Server side means that the code is actually run on the server hosting the web site or application, and only the result of running the code is subsequently sent to the user's device. This is an essential requirement for larger applications or functions which need to access information stored in a database, for example. By far the most popular server side language for creating web sites is PHP, which often works together with SQL or mySQL databases.

High and Low Level Languages

Most code written to create software and applications for the general public to use is written in a high level language. This just means that it is closer to the machine's user than to the machine. A low level language is much closer to the actual binary machine code of 1's and 0's which runs on the hardware itself.

Most programming languages are software products, which themselves are written in other languages! Higher level code is usually translated into lower level code, perhaps multiple times, in order to be actually run on the machine.

Object-Oriented Programming Languages

Object-oriented programming (OOP) is the most common 'paradigm' that most software and web developers will work within. Many coders will spend the whole of their career working primarily with OOP and will never need to learn another 'paradigm' in any significant depth.

OOP is a very powerful type of language based on the creation of 'objects' which can be associated with both data fields (lists, variables) and methods (functions). Because it is so effective and so popular it is highly likely that you will start your programming career with OOP.

Some languages are entirely object-oriented (OO), meaning that they treat everything as an object, even down to individual characters; these are called pure OO. But most code you will come across just uses objects as part of the way that they operate

Your Experience

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10 of the Most Popular Programming Languages

  1. HTML/CSS: Many people don't consider these to be programming languages, and strictly speaking they are probably right, but this is where most people start and this page is written mainly for beginners so I have included them here in first place. If you want to create a basic static web page then you can do that with HTML/CSS, which is very easy to learn.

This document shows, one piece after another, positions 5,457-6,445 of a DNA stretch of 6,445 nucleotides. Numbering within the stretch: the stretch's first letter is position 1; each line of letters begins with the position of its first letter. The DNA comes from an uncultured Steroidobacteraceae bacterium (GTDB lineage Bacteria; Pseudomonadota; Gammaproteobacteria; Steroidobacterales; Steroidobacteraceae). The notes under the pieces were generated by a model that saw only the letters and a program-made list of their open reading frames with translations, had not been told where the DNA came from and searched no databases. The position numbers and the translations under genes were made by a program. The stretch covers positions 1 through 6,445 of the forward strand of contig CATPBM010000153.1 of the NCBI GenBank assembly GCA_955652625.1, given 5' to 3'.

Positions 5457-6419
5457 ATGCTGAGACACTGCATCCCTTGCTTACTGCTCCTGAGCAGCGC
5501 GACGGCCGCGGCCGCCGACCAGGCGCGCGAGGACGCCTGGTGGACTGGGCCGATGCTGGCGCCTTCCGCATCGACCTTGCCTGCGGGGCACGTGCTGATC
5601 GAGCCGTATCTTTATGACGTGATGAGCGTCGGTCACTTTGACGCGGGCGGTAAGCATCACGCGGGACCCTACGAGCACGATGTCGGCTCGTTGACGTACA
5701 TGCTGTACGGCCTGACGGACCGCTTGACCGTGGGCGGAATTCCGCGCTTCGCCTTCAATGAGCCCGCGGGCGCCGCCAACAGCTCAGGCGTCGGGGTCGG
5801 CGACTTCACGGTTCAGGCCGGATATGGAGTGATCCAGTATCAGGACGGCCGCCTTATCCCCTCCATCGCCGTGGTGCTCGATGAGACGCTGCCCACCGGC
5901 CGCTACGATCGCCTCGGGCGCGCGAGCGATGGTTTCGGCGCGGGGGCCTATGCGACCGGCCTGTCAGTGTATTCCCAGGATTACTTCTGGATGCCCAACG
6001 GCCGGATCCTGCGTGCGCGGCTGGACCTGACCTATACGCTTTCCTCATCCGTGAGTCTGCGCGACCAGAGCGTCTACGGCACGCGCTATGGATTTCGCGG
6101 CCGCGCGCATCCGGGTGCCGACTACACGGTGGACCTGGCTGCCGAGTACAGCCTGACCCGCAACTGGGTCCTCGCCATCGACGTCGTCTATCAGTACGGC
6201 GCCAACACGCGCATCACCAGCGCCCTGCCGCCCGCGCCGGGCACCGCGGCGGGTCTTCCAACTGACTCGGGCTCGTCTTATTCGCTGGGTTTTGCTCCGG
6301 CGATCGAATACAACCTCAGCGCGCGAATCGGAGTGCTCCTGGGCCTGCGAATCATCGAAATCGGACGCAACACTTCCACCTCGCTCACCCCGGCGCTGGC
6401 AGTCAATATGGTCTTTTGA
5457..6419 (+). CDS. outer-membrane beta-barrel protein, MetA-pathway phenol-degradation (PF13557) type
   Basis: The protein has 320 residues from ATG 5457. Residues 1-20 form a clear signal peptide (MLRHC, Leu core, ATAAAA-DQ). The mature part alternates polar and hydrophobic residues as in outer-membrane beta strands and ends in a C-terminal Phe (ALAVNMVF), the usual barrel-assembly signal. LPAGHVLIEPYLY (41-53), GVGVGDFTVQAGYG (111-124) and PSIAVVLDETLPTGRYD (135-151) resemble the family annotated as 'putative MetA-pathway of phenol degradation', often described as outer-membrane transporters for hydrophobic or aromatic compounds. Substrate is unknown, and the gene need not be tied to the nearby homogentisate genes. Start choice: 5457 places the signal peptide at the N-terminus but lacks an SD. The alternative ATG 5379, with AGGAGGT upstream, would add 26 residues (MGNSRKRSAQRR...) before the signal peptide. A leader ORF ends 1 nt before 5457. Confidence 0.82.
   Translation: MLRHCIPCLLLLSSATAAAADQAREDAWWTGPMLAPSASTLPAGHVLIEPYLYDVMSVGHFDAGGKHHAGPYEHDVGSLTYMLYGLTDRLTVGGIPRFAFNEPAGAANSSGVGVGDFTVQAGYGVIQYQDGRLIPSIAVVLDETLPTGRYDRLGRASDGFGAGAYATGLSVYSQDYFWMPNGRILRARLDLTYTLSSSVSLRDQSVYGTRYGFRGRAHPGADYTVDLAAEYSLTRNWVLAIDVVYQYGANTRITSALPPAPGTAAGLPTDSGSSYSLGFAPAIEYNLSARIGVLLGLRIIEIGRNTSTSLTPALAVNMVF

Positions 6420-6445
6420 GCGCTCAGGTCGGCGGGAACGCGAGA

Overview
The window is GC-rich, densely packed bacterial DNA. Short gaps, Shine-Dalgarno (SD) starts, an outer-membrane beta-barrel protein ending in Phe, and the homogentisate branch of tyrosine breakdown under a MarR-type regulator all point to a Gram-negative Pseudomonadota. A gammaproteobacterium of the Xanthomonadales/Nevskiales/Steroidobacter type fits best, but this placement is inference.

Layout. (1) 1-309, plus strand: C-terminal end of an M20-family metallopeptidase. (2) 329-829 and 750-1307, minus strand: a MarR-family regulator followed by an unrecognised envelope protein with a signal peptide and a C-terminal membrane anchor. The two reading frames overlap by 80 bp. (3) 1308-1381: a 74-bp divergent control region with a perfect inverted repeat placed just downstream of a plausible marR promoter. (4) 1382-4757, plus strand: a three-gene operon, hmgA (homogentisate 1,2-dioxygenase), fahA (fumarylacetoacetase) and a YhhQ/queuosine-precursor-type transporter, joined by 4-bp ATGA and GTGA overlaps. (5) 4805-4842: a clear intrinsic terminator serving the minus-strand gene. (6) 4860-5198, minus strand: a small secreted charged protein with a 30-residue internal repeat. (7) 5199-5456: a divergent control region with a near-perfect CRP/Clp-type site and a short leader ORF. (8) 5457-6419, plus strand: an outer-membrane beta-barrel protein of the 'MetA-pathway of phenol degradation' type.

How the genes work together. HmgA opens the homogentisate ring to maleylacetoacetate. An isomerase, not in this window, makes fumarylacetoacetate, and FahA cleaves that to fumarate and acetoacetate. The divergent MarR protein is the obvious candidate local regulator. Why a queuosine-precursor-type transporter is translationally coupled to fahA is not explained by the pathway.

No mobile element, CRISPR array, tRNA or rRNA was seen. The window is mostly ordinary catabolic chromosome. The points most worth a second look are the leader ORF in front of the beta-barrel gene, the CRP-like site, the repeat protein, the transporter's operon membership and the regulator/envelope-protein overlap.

2. JavaScript: JavaScript is a very popular way to add interactive features to web pages and apps. It is one of the easiest languages to learn and can be used for anything from validating form data to developing games, making it a very popular choice for beginners. It is a client-side prototype based language with elements of OOP.
  3. PHP: This is the most popular server-side language and is used mainly for developing dynamic web pages. This means that rather than creating a separate file full of code for every page of a site, you can write a set of rules for accessing and displaying information from a database which can then create pages as and when they are needed.
  4. C++.: Developed to add object-oriented features to the C language,with the addition of classes and other features. C++ is now widely used with a substantial range of applications. Learning C++ also has the advantage of making it easier to pick up both C# and Objective C. All C languages are generally seen as mid-level.
  5. C#: Pronounced C Sharp, this language was created by Microsoft within its .NET framework. If you want to write windows applications, or especially if you want to write code for desktop software, this is essential. It is a general purpose OOP which shares many similarities with the older C language on which it is based, as well as others based on C such as C++.